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Article-Future-screenshotPrediction  in some circles is that scientific publishing will become more interactive in the future and will take full advantage of the web’s interactive capabilities. Elsevier and Cell Press have launched “Article of the Future,” a collaborative project with scientists, to explore the potential of this publishing model. It looks like it could be an exciting development, with integrated audio and video being one of the most intriguing to me. Take a look at two prototypeshttp://beta.cell.com/ posted by Cell Press.

The abstract and introduction tabs in these online articles produce a look that’s familiar – pretty much what we see in print and PDF formats, other than the author interview audio link. Clicking on the results tab, however, yields something impossible with these static media. Here, we have a subset of tabs along with hyperlinked diagram(s) that drill the reader down into the paper to the point where discussion occurs. There is also a tab that brings up additional figures and another that takes the reader to the references cited in the results section.

While the figures in Prototype #1 were easily viewed, I found those in Prototype #2 to have less clarity. Prototype #2 relies more heavily on photographic figures. It may be my laptop screen, but I found the “high quality” images a bit fuzzy. This may be a limitation for researchers if they don’t have high resolution monitors (and many researchers I know don’t). They may miss the high quality photographs in the print scientific journals. I also found them slow to load despite having a high speed connection.

The references tab provides links for each reference – View at Publisher [if applicable], View at PubMed [if applicable], Cited X times, and most interestingly to me, Context. Clicking on the Context link produces a popup window featuring the text where the particular reference is being cited.

There are many more features of this “article of the future” highlighted in the prototypes. It seems the publishing revolution may well be forging ahead, and if we don’t want to get left behind, we’ll have to plunge in and get up to speed. Personally, I find this exciting, but wonder how long it will take for this model to be fully accepted by the scientific community. And, I confess to a preference for reading in hard copy – it’s far less tiring for my eyes.

Several questions that come to my mind:

  1. For those who tend to approach reading in a linear fashion, how will this hypertext form of publishing affect their keeping up with new developments in their field? (See q. 4 below.)
  2. Will there be generational differences in acceptance and adoption of this new model? (I think this is likely.)
  3. Will readers lose sight of the big picture and the overall discussion? (Maybe, maybe not.)
  4. Will publishers provide printable versions for those who like to read, review, and mark up with pen in hand? (I see the two prototypes offer this option.)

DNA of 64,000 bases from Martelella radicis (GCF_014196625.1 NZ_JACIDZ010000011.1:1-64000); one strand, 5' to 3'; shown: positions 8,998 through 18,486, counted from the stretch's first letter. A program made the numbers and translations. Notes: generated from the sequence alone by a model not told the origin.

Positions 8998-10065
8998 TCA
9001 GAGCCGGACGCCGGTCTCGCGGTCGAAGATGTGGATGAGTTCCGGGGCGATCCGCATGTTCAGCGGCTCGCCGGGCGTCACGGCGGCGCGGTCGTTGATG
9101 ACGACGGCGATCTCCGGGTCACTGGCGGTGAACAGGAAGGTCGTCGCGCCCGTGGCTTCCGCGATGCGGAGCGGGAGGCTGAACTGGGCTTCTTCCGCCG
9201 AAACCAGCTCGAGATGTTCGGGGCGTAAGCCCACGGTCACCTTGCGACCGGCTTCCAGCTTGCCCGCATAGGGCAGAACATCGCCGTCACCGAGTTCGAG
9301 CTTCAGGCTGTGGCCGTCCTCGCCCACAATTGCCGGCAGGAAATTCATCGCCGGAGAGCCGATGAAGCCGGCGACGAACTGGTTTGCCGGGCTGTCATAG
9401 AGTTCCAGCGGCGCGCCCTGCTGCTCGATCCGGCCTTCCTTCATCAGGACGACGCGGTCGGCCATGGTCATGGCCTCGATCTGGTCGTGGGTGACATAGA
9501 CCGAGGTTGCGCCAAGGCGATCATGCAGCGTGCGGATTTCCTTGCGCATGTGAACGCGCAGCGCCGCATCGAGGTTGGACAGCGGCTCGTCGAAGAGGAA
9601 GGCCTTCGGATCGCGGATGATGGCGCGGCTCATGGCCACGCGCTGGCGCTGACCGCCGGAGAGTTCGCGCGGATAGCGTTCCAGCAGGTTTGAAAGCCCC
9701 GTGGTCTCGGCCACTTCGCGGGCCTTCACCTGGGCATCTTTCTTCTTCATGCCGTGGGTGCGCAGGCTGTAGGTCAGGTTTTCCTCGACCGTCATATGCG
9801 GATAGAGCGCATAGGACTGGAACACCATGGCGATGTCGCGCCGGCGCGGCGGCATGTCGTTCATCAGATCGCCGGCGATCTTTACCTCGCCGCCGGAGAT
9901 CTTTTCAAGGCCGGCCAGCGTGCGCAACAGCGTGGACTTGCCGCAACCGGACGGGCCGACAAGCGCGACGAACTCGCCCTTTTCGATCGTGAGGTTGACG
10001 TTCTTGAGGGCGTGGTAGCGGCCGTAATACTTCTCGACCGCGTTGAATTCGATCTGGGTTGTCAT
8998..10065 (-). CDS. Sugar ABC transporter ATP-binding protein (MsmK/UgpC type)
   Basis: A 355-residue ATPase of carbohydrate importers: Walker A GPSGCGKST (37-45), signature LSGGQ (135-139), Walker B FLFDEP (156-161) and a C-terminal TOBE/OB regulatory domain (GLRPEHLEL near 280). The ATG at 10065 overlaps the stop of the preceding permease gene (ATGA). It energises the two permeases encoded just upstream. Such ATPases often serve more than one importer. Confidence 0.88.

The “Article of the Future” is receiving mixed reviews:

Keeping an avocado green

Posted on June 21, 2009
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Ever cut into an avocado and discover it isn’t quite as ripe as you’d like it to be, and then worry about it going brown while you wait for it to ripen? We discovered a low tech way to do this, even if you don’t have a lemon in the larder. Get yourself a nice wide elastic, wrap it around the avocado with the pit still in, pop the whole into the fridge and wait it out. Below is an avocado we opened and then popped into the fridge for a few days – it was perfectly ripened and green without the unsightly brown oxidation that usually takes place.

Low tech avocado saver

Low tech avocado saver

U.S. government blog: GovGab

Posted on June 11, 2009
Filed Under Government | 1 Comment

Today, I discovered and bookmarked the U.S. government blog, GovGab.  This blog is authored by five federal employees (along with two substitutes as needed), each taking one day of the work-week as their own. Posts cover a mix of issues on health, finance, travel, family and other topics. Today’s post is on ways to save on your next vacation. Links are to American information, but the tips can be applied pretty much anywhere by checking out local museums, parks and other closer-to-home venues.

A sampling of recent past posts includes:

I’ll be adding GovGab to my arsenal of resources to watch.

Screening test for canine cardiomyopathy now available

Posted on June 6, 2009
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You can now get your dog tested for the gene mutation that causes boxer cardiomyopathy, Arrhythmogenic Right Ventricular Cardiomyopathy (ARVC). I blogged about this earlier this morning, saying that the test would be available later this year – well, it’s now available through the College of Veterinary Medicine at Washington State University. You can send in a blood sample or a cheek swab. Details are available on the College’s website here. I’m cross-posting this information to spread the word as widely as possible.